Dobbs read from her book Paper Pavilion, containing poems written before and after she visited Korea. Dana Collins read poems about connecting with her family abroad, specifically a sister. The essence of poetry, of course, lies not in what it's about but rather in its words, the images it conjures, the emotion it renders. Dobbs poetry to me is like a breath. It is ethereal, imaginative, stern. She dreams about pulling back a curtain and seeing her own conception. Collins poetry describes contrast and bright colors--it is a painting, a bright red cherry atop a white cupcake.

Why are so many adoptees drawn to write? The writers explained that "For transracial adoptees, separation from biological lineage leads to searching for what defines family and home." Keyword: search. To write is to search. To search for answers, to make real an experience of unremembered separation. In many ways we are blocked from searching for our families, due to sealed records, rules/regulations, or even our own emotions. But nothing can block someone from searching on the page for answers, for an image to rest against when you can't find your mother's arms. 

Monday, February 7, 2011

Oprah is Touched by Adoption: A Sister Given Away

I'm a few weeks behind in posting about this, but sometimes it's good to let the stories simmer for a while before jumping in--often what remains unsaid is what I hope to highlight here.

On her show two weeks ago, Oprah revealed that she has a half-sister, named Patricia, who was given up for adoption in 1963. Oprah was nine years old and living with her father at the time, and she hadn't even known her mother was pregnant.

Patricia began searching for her birth mom, Ms. Vernita Lee, in 2007. Ms. Lee refused to talk to her. Eventually she got through to Oprah via a niece. Oprah was naturally skeptical at first, but finally her mother--as the reports say "reluctantly"--revealed that it was true. Oprah seems most touched by the fact that Patricia kept the whole thing a secret instead of selling the story to the media. 





What's our take-away lesson? There are several, I think. Many of us in the adoption community hope that when adoption touches a celebrity and results in media attention people will recognize the underbelly of the adoption process and help us change the system. Most of all the closed-records structure that perpetuates a culture of unhealthy secrecy. Some of this secrecy is rooted in shame, and laws that conceal personal information only reinforce this.  Obviously Ms. Lee was not keen on being contacted by her relinquished daughter. Rumor blogs say that she didn't want the show to run, either, but participated because she felt she had no choice (she appears later on the Jan. 24 episode). No doubt Ms. Lee needed time to digest the reappearance of her daughter. I suspect, though, that part of why she was "reluctant" about meeting her daughter or letting word get out is because of shame, a feeling many birth parents report experiencing.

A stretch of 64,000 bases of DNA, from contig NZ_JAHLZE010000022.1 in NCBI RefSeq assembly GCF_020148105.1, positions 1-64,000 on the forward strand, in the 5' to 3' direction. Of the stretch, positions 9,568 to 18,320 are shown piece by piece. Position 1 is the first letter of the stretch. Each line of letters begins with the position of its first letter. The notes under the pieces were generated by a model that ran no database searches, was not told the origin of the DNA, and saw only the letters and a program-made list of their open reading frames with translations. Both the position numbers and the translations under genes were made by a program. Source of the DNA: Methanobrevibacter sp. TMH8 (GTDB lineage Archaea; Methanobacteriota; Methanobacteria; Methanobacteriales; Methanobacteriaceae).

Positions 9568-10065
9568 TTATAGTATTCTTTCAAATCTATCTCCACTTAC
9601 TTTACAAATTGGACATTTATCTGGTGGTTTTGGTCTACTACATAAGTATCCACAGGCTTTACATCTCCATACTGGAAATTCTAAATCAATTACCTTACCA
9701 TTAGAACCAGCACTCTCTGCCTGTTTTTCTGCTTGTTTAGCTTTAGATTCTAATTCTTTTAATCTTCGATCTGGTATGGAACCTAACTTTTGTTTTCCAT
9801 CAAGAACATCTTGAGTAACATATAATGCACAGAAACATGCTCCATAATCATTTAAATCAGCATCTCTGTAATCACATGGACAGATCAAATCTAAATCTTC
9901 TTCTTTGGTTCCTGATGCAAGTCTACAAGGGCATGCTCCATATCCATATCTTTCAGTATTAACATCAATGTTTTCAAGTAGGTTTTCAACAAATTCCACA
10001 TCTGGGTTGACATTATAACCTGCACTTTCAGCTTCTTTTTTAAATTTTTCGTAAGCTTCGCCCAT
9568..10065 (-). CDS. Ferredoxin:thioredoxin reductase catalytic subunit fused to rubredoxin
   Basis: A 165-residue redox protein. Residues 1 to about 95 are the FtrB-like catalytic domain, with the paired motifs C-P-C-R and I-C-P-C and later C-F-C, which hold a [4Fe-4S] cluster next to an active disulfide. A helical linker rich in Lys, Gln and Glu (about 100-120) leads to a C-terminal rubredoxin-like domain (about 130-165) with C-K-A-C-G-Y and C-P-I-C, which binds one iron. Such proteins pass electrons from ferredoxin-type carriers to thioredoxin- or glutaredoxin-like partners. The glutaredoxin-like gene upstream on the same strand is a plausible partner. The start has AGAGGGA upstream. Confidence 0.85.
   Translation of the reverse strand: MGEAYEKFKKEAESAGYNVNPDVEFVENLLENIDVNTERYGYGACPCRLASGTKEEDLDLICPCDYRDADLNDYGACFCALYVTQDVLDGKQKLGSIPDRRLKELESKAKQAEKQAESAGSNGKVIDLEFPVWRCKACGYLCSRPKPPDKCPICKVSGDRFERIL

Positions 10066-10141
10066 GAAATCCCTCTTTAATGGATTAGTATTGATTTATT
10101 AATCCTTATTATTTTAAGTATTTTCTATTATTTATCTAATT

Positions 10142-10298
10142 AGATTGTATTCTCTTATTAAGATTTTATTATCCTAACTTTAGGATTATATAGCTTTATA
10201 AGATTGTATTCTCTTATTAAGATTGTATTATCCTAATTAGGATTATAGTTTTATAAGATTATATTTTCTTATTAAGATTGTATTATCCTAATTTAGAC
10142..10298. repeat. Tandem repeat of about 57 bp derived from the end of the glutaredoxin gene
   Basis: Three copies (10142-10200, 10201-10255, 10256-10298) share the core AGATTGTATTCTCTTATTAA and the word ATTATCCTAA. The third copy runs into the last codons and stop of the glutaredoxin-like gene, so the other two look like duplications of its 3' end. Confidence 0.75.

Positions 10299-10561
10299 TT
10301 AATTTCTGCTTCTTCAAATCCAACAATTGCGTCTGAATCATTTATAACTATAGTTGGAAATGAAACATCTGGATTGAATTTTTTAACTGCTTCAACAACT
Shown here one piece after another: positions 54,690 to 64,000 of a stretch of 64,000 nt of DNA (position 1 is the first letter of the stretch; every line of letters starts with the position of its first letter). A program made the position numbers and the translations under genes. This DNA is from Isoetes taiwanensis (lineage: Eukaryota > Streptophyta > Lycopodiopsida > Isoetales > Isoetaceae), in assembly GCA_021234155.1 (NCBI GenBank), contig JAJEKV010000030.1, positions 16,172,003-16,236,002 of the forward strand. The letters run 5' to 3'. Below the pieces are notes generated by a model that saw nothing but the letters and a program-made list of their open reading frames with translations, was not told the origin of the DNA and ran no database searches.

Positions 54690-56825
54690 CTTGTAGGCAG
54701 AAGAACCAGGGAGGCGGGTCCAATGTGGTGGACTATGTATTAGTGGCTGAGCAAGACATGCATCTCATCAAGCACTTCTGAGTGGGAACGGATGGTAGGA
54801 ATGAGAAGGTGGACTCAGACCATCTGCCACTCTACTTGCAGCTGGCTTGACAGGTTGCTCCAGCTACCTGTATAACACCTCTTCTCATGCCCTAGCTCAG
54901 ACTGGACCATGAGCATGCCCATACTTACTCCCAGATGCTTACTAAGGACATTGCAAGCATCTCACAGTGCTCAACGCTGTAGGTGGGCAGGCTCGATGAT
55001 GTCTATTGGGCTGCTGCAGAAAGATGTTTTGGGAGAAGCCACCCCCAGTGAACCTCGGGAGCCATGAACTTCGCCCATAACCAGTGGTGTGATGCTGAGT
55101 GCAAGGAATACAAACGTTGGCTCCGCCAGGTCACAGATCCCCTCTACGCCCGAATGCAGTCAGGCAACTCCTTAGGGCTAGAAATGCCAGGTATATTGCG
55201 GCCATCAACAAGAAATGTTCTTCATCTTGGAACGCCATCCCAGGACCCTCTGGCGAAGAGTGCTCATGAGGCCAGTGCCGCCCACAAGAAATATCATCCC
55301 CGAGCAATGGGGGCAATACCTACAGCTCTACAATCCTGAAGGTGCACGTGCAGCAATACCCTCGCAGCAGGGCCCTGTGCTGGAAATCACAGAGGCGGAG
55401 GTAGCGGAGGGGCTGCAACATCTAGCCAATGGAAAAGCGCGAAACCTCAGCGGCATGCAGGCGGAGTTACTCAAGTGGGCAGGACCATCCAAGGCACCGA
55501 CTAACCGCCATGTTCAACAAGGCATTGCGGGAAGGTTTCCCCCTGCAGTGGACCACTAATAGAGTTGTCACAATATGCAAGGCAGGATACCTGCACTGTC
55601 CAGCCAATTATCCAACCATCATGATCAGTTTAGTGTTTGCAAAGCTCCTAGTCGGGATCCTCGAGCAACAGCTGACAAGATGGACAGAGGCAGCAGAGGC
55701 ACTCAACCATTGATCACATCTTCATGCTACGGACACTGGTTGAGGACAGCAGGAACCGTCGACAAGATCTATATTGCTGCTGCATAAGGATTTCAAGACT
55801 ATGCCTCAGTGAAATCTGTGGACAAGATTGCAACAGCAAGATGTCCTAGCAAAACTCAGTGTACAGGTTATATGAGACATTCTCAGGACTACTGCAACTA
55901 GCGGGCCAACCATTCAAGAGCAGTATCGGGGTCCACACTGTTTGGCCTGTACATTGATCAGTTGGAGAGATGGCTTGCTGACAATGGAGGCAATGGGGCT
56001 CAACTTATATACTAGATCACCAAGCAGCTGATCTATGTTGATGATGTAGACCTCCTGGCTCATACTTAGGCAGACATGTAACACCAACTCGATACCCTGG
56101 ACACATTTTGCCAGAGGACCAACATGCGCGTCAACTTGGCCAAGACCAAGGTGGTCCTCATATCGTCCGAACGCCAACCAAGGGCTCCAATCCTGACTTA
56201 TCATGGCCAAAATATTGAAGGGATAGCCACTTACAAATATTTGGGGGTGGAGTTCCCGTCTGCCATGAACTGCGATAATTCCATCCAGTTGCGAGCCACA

People should be able to keep personal matters private, yes, but it gets complicated when your perceived "right" to secrecy or your feeling of shame or embarrassment impinges on another person's right to knowledge of self and family. I hope Ms. Lee is working through any shame now, and has sought supportive resources for sharing her story with others who have similar experiences (such as Concerned United Birthparents). I hope people are telling her again and again it's not shameful that she placed a child for adoption. I hope the media will stop using the words "hidden secret" in headlines about this story--why not "surprise sister returns" or "lost sister found"?

I hope, too, that people truly hear Patricia as she talks about why it was so important that she find her roots. Even her children expressed joy at seeing someone who "looks like [them]" and "has the same mannerisms." We must recognize that this knowledge is important in an unquantifiable yet fundamental way. Let us allow for openness and acceptance. Let us heal together these wounds of separation.


Further reading:
Huffington Post
Speakeasy
Oprah.com (Patricia's failed attempts for contact with Ms. Lee)
Declassified Adoptee blog (excerpts from several bloggers' responses to Oprah's story)

Note: Oprah's new network OWN will begin airing a series called "Searching For," which follows a professional genealogist who helps people connect with lost loved ones, next Monday at 9 PM EST.